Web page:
Seedling morphological characteristics and seasonal growth of indigenous tree species transplanted into four plantations in South China

Research paper by Jun Wang, Hai Ren, Long Yang, Nan Liu

Indexed on: 17 Jun '12Published on: 17 Jun '12Published in: Landscape and Ecological Engineering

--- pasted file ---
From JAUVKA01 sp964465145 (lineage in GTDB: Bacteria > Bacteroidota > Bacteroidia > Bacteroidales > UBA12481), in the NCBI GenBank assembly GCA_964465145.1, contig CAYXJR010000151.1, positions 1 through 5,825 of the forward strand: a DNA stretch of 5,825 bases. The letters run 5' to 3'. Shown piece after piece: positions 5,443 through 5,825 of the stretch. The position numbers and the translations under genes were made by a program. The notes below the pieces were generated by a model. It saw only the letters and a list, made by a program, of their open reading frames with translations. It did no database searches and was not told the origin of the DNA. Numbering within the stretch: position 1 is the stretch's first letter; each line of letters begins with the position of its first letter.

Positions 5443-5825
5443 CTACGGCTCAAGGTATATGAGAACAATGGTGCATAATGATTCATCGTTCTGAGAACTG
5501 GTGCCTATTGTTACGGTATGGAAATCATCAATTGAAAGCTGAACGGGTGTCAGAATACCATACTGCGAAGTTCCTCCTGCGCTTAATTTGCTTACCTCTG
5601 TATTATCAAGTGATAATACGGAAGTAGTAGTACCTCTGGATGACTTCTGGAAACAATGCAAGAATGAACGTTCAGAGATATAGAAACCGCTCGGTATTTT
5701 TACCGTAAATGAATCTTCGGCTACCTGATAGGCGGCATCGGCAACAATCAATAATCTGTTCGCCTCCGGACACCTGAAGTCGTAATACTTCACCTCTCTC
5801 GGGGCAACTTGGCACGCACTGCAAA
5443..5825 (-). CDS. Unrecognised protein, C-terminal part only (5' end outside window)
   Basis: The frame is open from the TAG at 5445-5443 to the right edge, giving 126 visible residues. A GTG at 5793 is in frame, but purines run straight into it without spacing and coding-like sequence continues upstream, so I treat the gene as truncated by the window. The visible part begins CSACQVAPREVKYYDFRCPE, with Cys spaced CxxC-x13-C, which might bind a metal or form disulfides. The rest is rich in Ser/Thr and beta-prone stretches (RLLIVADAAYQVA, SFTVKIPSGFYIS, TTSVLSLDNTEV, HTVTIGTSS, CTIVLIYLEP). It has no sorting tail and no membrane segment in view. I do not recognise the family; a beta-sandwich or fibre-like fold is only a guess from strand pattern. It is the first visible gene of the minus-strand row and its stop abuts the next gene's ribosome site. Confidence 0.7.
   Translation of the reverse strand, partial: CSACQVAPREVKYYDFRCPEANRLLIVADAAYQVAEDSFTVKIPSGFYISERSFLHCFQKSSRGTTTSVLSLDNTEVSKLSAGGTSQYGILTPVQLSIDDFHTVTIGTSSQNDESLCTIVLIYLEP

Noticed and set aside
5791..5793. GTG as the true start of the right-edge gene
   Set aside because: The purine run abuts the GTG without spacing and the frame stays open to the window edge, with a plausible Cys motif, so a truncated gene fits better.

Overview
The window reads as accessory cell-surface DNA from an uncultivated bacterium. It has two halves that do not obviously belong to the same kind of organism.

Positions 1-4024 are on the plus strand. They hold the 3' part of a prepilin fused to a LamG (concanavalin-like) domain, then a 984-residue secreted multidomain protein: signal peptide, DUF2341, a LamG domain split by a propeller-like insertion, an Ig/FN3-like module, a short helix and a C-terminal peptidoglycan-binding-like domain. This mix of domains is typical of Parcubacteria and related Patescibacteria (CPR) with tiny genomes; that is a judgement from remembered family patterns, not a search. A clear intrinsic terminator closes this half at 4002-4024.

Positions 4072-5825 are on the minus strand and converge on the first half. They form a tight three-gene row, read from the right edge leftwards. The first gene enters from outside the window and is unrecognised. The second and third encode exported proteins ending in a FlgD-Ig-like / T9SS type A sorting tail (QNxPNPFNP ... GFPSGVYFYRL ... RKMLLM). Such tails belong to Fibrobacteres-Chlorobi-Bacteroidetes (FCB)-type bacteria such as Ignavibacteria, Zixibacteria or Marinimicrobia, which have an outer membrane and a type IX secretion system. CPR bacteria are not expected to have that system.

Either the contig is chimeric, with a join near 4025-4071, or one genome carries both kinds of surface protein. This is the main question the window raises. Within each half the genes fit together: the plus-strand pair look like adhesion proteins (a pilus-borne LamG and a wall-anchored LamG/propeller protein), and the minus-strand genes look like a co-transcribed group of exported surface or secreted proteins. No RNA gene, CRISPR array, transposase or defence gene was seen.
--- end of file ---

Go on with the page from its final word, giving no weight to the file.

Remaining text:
The successful transplantation of indigenous tree seedlings into established plantations requires an understanding of the conditions required by the seedlings. We evaluated seedling morphological characteristics and seasonal growth of three indigenous tree species (Castanopsis chinensis, Michelia chapensis, and Psychotria rubra) that were transplanted into four plantations (eucalyptus, mixed-native, mixed-legume, mixed-conifer) in South China; in each plantation, two treatments (understory vegetation and litter retained or removed) were applied before the seedlings were transplanted. Seedling leaf morphological characteristics and biomass allocation were determined at the end of the experiment, and seedling relative growth rate as indicated by change in height (RGRh) was determined during the experiment. Whether understory vegetation and litter were removed or retained, RGRh tended to be higher in the wet season than in the dry season. Leaf morphological characteristics and biomass allocation were significantly affected by species identity. The effect of the understory vegetation and litter treatments on seedling morphological characteristics such as specific leaf area, leaf area ratio, and root weight to total biomass ratio depended on species identity. Redundancy analysis showed that the three transplanted indigenous species differed in their responses to light conditions according to their tolerance to shade, and also differed in their responses to soil physical and chemical properties. Based on seedling seasonal growth patterns and morphological responses, we suggest that forest managers attempting to introduce seedlings of indigenous tree species should artificially supply water to increase seedling growth in the dry season. Also, the introduced tree species should be selected depending on the nature of the plantation; for example, C. chinensis and M. chapensis seedlings can be transplanted into mixed-legume plantations. Additionally, fertilizer with potassium and nitrogen should be used to improve seedling performance.